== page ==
Gretchen Peters / Kim Richey - Cadogan Hall
A traditional early start at Cadogan Hall and a capacity crowd is in place for what is to prove to be an outstanding night in the art of singer songwriting with the job of warming up the audience up going to Kim Richey. She appears on stage with a beaming smile, evidently pleased with the grandeur of the surroundings and the warm reception she receives. Her music is very much akin to Gretchen's and she later jokes that they have about 4 happy songs between them, the main difference between them tonight though is that she is playing solo with just her acoustic guitar. The lack of a band or at least an additional foil did render the opening three songs a bit similar, so "Those Words We Said", "Chinese Boxes" and "Every River" although beautifully sung were accompanied with a heavy strum. For "Chinese Boxes". forinstance she went with a version similar to that of the album of the same name whereas the acoustic version she has on "Little Record 1 & 2" would probably have suited the night and the attentive audience better..
So with that quibble aside the moved to songs from her latest record "Edgeland", "Pin A Rose" slowed the pace a little and worked much better, for a tale of domestic violence and the inability of the victim to break the cycle they are in. Kim made great company and clearly enjoyed her time. noting that "Chase Wild Horses" was her god daughters favourite and how odd it is to hear a child singing the line "things I've done that I ain't proud of"! The best song of the set was the more considered "Your Dear John" the slower pace again working better on the night.The final song of her short set was "Straight As The Crow Flies" but for Kim the evening was to be far from over.
It has been a difficult two years for Gretchen, losing a parent and gaining an unwanted president in the White House have all had their effects and all feed into her spectacular new record "Dancing With The Beast". As she takes to the stage with her three piece band it is the opening two tracks of that album that start the show "Arguing With Ghosts" and "Wichita" the latter one of the outstanding tracks of the album despatched incredibly early in the set but that was a sign of just how much quality was too come.
Barry Walsh was to leave his position on piano to strap on his accordion and then we were transported to the bullring for "The Matador" before completing one of the most blisteringly hot starts to a show all year with "Blackbirds". A lot of the success of the evening must go to the band who didn't feel the need to fill Cadogan Hall with swathes of noise but instead took a very considered approach to each song Colm McLean seemed to pick exactly the right guitar licks, while Conor McCreanor whether on electric or stand up bass gave a warmth to the sound and with no drummer in the band was also responsible for the stomp box when required. Gretchen cuts a tiny figure on stage but her presence is larger than life and her voice strong and crystal clear.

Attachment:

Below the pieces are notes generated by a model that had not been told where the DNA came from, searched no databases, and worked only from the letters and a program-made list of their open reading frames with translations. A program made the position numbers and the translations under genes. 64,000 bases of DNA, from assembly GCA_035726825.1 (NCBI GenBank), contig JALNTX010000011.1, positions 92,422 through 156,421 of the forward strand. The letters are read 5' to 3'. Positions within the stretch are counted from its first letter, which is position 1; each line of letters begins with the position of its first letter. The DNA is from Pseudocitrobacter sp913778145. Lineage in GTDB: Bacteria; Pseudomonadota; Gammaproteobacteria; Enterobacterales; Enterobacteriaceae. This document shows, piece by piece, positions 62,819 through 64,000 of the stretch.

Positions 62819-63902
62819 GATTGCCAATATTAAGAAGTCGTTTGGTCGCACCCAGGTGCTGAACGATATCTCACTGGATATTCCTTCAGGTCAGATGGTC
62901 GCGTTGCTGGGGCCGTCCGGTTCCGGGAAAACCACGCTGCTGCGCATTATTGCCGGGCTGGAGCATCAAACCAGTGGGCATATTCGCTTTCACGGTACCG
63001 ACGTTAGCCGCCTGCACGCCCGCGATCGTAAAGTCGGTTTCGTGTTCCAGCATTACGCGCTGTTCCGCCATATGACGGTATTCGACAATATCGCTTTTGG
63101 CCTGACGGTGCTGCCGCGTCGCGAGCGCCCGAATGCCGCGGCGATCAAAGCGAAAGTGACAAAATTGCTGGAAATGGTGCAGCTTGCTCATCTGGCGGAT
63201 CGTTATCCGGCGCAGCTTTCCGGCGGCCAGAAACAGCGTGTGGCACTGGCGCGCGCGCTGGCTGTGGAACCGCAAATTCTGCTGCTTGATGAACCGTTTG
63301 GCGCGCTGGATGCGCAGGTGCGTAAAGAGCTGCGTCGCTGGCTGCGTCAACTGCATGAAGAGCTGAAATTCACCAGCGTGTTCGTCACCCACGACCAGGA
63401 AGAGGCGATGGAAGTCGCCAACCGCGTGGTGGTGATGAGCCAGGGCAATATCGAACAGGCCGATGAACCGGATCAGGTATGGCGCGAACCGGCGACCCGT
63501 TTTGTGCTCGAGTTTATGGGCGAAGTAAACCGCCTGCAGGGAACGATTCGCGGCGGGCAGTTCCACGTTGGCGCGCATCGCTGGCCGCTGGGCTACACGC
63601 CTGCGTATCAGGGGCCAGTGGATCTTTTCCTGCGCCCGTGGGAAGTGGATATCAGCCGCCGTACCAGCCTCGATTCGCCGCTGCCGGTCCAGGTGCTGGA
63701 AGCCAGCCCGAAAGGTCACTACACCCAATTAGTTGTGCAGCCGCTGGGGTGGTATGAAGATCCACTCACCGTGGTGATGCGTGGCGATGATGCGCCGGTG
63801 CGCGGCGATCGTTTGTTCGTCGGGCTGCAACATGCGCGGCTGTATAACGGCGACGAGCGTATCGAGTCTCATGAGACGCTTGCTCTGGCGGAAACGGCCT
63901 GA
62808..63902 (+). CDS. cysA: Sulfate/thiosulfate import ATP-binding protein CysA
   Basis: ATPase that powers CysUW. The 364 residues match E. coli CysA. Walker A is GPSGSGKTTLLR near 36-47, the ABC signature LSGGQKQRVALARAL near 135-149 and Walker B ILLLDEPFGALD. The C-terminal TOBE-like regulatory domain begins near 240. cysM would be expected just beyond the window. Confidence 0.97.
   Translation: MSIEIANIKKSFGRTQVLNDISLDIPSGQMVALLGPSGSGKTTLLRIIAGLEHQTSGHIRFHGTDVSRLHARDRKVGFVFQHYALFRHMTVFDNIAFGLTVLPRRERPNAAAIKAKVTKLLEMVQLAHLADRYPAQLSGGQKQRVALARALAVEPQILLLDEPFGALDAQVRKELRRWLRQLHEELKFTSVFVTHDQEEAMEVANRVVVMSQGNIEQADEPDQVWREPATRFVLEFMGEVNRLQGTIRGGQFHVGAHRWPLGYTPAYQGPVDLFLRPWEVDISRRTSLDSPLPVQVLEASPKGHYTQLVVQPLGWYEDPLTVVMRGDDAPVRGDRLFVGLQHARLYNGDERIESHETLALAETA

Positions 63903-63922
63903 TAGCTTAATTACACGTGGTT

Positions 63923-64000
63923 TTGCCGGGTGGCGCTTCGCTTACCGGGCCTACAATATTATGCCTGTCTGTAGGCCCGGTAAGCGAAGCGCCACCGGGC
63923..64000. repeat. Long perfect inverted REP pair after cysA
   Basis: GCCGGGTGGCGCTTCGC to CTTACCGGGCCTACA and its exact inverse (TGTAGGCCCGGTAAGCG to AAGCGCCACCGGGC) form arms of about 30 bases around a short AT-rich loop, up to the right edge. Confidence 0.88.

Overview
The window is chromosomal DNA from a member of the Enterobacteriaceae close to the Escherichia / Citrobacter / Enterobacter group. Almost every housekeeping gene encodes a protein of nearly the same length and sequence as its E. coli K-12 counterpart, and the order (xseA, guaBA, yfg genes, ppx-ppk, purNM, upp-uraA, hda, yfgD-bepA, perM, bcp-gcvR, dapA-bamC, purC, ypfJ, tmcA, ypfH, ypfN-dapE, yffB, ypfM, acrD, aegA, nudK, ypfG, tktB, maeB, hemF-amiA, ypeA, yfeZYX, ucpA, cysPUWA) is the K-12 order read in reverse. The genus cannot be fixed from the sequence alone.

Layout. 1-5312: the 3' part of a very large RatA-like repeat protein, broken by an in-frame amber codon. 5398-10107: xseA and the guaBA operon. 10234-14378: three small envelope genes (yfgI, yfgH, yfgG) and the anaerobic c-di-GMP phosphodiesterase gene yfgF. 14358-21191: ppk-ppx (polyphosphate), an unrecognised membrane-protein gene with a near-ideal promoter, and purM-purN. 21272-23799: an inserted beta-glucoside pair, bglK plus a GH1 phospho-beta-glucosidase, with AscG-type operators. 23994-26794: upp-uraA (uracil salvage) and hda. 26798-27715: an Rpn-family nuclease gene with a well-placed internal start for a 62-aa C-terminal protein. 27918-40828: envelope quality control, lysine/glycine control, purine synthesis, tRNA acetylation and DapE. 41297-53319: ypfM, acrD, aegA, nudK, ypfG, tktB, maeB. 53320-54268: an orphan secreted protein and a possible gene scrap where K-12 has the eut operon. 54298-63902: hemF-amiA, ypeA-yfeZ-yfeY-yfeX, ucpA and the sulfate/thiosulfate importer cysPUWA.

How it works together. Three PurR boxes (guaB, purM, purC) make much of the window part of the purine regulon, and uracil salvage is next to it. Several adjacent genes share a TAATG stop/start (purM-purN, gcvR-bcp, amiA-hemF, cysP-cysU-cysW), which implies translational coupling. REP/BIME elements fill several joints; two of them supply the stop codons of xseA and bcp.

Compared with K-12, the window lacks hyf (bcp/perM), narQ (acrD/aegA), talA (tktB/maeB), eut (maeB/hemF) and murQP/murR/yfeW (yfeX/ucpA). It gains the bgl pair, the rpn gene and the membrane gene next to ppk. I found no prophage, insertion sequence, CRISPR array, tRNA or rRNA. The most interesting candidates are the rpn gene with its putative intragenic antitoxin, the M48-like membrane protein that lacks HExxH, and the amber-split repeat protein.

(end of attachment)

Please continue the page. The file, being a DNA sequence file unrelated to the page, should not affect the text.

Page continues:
As the piano intro begins to "Truckstop Angel" or "The Boy From Rye" you appreciate that you are not just listening to songs these are little 3 or 4 minute epics. Such is the faith in the new album that it forms a large portion of the current set and it is fully justified. Gretchen admits that the election result unsettled her and that is perfectly encapsulated in "Lowlands", which was delivered here as a powerful tour de force.
Kim Richey returned to the stage to provide backing vocals on a run of songs the first being "Say Grace" which was performed with just Gretchen and Colm, the others being the title track "Dancing With Beast" and the slice of pure drama that is "Disappearing Act". A set with such a reliance on new material could easily go disastrously wrong but such was the quality that there was almost little need for old favourites, however Gretchen did find room for a section that included "Guadalupe" and a thunderous "When All You Got Is A Hammer", "On A Bus To St Cloud" and a powerfully effective "Five Minutes"
The main set closes out with "Idlewild" which saw Colm using his effects pedal to great effect, as well as a solo that saw Barry grinning hugely as he lapped it up. With the main set over the first of the encores saw the band lighten up with a rocking finale of " Why You Been Gone So Long" which included a piano versus guitar duel between Barry and Colm. The final moment of a memorable night had to be something, and it truly was , with the band despatched Gretchen stepped to the front of the stage and off microphone and unplugged sung " Love That Makes A Cup Of Tea" to a silent Cadogan Hall. In an age where the most mediocre talent show performer is deemed worthy of a standing ovation it was a joy to see a truly deserving one as the audience rose as one to show their appreciation for a quite extraordinary performance
The final song may have been played but for Gretchen and indeed Kim there was still work to be done as they stayed and signed cd's and posed for photographs with their many fans. Gretchen is especially personable and makes a point of saying your name as she says "Goodbye", It may be a small thing but it builds that rapport with the artist and i'll be surprised if many that she does that to are not there the next time she plays - an absolute professional of the highest order.